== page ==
Deadpool 2 is hilarious, as raunchy and action-packed as the original. The film is loaded with plot twists. Some of them are fantastic, truly surprising, while others fizzle from lack of exposition. The reveals add quite a bit of depth to our hero. Deadpool (Ryan Reynolds) continues to be an ass-kicking, wise-cracking buffoon. But in a major upgrade to the character, he shows a lot of heart and compassion. There’s a tender, soft side to the indestructible killing machine.
Deadpool 2 opens with Wade Wilson and Vanessa (Morena Baccarin) settled comfortably in domestic life. He’s a killer by day, devoted boyfriend at night. Everything is just peachy at first, but Deadpool has a tendency to attract conflict. A time traveling super soldier (Josh Brolin) arrives from the future. He’s hell bent on finding a young mutant (Julian Dennison). Deadpool needs to understand why, but he doesn’t have the firepower to face this new threat. Colossus (Jack Kesy) and Negasonic Teenage Warhead (Brianna Hildebrand) are stalwart allies, but the X-Men don’t play dirty enough for this fight. Deadpool decides to recruit his own team of bad asses. A good idea in theory, if Deadpool had any leadership skills.
Ryan Reynolds continues to be in his element. His sarcastic delivery and zippy one-liners never gets old. They are humorous and deliciously offensive, what you would expect in a sequel. The big difference is the character growth. Deadpool has a lot to deal with in this story. He goes on a journey that serves up serious introspection. Wade Wilson, gasp, becomes endearing, a thoughtful person. Deadpool gets a dash of maturity and it fits perfectly.
The new supporting characters are fantastic. They add to the amazing ensemble that carries over from the original. Julian Dennison has a pivotal role as a powerful, angst-ridden teen. He almost steals the movie from Ryan Reynolds. Dennison is very different from what we’ve seen in the superhero genre. Zazie Beetz will have you cheering out loud as Domino. To say she’s lucky is an understatement. Her repartee with Deadpool is knockdown funny. She and Ryan Reynolds have excellent chemistry. Josh Brolin, is there any actor in Hollywood who plays a tough guy better than him? He is an absolute beast as Cable, providing the much needed straight man to Reynolds’ antics. Brolin is on quite a macho roll this summer. Thanos in Infinity War, Cable here, and the upcoming Sicario 2, the dude is like chewed leather on film.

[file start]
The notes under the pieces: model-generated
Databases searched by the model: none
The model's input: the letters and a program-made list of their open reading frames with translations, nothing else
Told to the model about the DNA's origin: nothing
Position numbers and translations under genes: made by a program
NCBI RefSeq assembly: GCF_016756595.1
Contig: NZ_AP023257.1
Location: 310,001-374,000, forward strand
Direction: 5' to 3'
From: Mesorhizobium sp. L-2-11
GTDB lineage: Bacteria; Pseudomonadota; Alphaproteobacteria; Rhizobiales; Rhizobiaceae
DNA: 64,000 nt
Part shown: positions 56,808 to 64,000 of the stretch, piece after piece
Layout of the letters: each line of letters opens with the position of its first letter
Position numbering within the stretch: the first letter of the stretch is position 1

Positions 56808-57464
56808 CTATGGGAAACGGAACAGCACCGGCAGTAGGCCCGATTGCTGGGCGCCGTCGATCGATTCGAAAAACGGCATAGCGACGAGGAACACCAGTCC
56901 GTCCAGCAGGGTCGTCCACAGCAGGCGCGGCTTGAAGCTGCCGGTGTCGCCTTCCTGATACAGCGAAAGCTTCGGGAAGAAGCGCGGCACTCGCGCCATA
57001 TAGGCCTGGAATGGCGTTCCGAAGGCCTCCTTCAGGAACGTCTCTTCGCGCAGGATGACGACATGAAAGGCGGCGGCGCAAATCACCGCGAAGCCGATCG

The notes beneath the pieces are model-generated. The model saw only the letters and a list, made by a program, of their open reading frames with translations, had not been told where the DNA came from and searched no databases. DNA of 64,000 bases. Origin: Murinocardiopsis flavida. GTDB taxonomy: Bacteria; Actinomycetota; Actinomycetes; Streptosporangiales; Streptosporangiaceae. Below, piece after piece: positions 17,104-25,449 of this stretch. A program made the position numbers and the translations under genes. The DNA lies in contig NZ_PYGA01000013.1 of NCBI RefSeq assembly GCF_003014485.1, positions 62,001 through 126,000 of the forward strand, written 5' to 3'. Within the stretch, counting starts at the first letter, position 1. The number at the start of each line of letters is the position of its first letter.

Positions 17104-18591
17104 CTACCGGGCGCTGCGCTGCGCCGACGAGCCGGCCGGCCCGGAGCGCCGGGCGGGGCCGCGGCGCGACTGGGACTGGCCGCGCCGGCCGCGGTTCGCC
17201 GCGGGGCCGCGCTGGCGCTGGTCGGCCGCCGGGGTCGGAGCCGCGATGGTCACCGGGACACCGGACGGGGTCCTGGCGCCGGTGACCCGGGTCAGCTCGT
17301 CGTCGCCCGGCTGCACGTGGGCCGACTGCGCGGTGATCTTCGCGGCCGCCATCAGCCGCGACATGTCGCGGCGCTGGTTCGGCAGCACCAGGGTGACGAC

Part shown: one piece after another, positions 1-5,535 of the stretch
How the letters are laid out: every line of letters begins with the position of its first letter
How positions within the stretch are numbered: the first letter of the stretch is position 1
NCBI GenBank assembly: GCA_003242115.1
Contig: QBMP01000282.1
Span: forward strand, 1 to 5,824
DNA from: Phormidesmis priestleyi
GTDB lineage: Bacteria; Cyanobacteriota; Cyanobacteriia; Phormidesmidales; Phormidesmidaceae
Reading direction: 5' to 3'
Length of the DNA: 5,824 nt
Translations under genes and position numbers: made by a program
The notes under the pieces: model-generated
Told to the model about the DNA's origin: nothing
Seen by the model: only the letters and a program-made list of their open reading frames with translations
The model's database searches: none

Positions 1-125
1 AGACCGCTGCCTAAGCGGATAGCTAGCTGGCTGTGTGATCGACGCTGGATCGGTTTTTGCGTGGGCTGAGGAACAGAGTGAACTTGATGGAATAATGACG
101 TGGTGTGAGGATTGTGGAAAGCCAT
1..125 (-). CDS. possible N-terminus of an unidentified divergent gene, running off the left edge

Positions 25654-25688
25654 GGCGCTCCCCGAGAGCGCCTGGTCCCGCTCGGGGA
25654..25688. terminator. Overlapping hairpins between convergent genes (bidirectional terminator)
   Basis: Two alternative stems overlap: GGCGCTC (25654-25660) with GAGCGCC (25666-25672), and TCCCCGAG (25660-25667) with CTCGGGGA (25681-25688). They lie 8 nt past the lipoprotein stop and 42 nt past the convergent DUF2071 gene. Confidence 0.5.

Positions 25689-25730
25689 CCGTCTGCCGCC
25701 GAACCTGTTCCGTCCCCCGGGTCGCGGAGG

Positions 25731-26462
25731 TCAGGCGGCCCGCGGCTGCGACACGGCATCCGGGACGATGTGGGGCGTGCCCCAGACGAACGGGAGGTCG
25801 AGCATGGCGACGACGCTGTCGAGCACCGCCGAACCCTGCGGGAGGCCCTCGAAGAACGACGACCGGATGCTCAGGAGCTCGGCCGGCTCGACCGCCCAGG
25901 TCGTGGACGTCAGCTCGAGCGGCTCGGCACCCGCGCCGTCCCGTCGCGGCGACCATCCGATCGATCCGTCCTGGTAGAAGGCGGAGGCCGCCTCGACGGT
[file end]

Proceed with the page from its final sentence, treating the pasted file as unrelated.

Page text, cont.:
While Deadpool 2 is tremendously entertaining, it has multiple issues. There’s way too much going on. The script by Rhett Reese, Paul Wernick, and Ryan Reynolds takes a bite from every dish in the buffet. They bring in a host of new characters and situations, but don’t fully explain them. Case in point, Cable, the character shows up with very little exposition. You’d think a cyborg from the future would have a more developed back story, but he doesn’t. My guess is that the inevitable X-Force movie will explain his past, but it leaves a gaping hole in this film. Also, Reynolds breaks the fourth wall continuously by directly addressing the audience. It’s clever to a point, but becomes distracting when combined with his voice over narration of the film. It’s Deadpool overload. Let the actual acting dictate the flow of the story. We don’t need Reynolds commenting on everything, all the time.
Deadpool 2 has several end credits scenes. They are absolutely ingenious, some of the best parts of the film. My theater was rolling with laughter. They are the perfect Deadpool digestifs. Fox may have one-upped Marvel Studios with these gems.
Deadpool 2 is a spectacularly hard-R film. It is insanely violent, much more bloody and graphic than the original. It’s also filled with crass humor and language. Everything salacious from the first film is pretty much injected with steroids here. Deadpool 2 is a worthy sequel for sure. Not to be missed.